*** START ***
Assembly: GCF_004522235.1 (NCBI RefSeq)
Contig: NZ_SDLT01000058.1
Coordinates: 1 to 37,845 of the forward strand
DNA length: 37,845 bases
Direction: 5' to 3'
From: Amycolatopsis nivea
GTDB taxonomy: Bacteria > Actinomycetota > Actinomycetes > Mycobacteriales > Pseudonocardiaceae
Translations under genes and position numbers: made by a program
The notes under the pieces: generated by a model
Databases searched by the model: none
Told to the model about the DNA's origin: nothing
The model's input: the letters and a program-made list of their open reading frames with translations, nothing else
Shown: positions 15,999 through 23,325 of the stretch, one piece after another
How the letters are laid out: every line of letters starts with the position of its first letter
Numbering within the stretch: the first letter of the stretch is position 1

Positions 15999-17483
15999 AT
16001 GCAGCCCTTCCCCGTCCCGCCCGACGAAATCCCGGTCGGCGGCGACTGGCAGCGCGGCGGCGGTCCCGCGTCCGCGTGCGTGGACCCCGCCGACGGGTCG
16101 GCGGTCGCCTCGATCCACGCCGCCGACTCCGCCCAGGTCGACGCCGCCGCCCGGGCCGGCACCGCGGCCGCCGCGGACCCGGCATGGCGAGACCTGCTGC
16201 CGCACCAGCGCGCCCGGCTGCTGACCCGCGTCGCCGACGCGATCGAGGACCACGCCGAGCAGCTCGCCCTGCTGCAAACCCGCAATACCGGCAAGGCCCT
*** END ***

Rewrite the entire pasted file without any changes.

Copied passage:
Assembly: GCF_004522235.1 (NCBI RefSeq)
Contig: NZ_SDLT01000058.1
Coordinates: 1 to 37,845 of the forward strand
DNA length: 37,845 bases
Direction: 5' to 3'
From: Amycolatopsis nivea
GTDB taxonomy: Bacteria > Actinomycetota > Actinomycetes > Mycobacteriales > Pseudonocardiaceae
Translations under genes and position numbers: made by a program
The notes under the pieces: generated by a model
Databases searched by the model: none
Told to the model about the DNA's origin: nothing
The model's input: the letters and a program-made list of their open reading frames with translations, nothing else
Shown: positions 15,999 through 23,325 of the stretch, one piece after another
How the letters are laid out: every line of letters starts with the position of its first letter
Numbering within the stretch: the first letter of the stretch is position 1

Positions 15999-17483
15999 AT
16001 GCAGCCCTTCCCCGTCCCGCCCGACGAAATCCCGGTCGGCGGCGACTGGCAGCGCGGCGGCGGTCCCGCGTCCGCGTGCGTGGACCCCGCCGACGGGTCG
16101 GCGGTCGCCTCGATCCACGCCGCCGACTCCGCCCAGGTCGACGCCGCCGCCCGGGCCGGCACCGCGGCCGCCGCGGACCCGGCATGGCGAGACCTGCTGC
16201 CGCACCAGCGCGCCCGGCTGCTGACCCGCGTCGCCGACGCGATCGAGGACCACGCCGAGCAGCTCGCCCTGCTGCAAACCCGCAATACCGGCAAGGCCCT